Non-English Domains Could Create Domain Confusion

Posted on November 27, 2006

The Sydney Moring Herald reports that ICANN chief executive Paul Twomey has raised serious concerns about expanding website domain names to include non-English characters.
Plans to fast-track the introduction of non-English characters in website domain names could "break the whole internet", warns ICANN chief executive Paul Twomey.

To date, website names can only be registered using Latin characters, which effectively alienates countries using Arabic, Chinese and other foreign letters from registering internet addresses in their native tongue.
Twomey said that number of possible characters that could be used in domains would soar from just 37 to over 50,000.
At present there are 37 possible characters that can be used in domain names, but if non-English letters are allowed, this number would rise to 50,000 or more, said Twomey.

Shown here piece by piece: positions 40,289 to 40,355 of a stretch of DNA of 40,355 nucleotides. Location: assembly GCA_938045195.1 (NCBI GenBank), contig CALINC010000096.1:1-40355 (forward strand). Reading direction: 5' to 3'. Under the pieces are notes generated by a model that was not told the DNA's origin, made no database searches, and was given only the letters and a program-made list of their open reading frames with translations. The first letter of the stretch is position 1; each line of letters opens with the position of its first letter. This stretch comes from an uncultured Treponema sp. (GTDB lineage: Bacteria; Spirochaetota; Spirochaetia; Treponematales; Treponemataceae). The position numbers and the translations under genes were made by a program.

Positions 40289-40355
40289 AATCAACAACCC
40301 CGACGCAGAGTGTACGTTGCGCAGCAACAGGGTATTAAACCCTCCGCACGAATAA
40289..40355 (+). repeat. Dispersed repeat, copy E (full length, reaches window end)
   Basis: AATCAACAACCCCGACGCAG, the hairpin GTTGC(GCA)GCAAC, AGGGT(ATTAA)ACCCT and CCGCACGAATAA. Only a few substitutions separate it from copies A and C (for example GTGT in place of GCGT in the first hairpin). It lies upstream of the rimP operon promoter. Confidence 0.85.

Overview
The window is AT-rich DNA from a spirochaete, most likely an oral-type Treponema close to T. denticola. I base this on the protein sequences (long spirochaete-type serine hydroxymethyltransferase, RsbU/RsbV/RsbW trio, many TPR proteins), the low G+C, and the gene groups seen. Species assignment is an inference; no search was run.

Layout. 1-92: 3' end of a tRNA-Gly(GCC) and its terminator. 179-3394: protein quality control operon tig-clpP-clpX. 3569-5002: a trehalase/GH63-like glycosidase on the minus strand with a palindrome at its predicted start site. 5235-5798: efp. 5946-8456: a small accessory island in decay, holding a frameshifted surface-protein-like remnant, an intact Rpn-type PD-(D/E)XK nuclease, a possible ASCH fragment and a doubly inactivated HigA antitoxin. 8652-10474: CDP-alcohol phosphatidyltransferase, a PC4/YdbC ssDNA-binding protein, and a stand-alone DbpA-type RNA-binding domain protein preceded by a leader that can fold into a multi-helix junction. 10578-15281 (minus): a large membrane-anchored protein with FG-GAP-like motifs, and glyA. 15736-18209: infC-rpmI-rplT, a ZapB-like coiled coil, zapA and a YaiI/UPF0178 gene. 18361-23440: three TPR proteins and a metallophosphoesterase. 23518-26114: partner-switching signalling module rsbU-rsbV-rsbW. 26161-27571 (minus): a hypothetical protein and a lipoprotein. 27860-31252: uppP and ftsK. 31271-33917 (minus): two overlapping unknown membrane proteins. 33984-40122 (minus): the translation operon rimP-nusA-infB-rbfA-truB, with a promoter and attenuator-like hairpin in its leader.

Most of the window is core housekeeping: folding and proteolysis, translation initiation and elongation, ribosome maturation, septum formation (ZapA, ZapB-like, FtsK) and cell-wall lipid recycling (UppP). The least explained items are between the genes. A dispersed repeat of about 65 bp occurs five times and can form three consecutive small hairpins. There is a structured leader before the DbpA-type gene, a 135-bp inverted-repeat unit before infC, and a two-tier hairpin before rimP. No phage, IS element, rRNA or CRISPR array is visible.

He said that this could create problems where, for example, a character in Urdu looks identical to one in Arabic. This would confuse the system and make it difficult to direct users to the right website every time.
It would also increase the risk from phising.
Poor implementation of foreign domain names may also pose security risks, whereby fraud artists could create websites with names that appear identical to current English language sites, but in fact replace some of the English characters with similar-looking foreign characters.
We have to agree with Twomey that this would make domains considerably more complicated than they already are.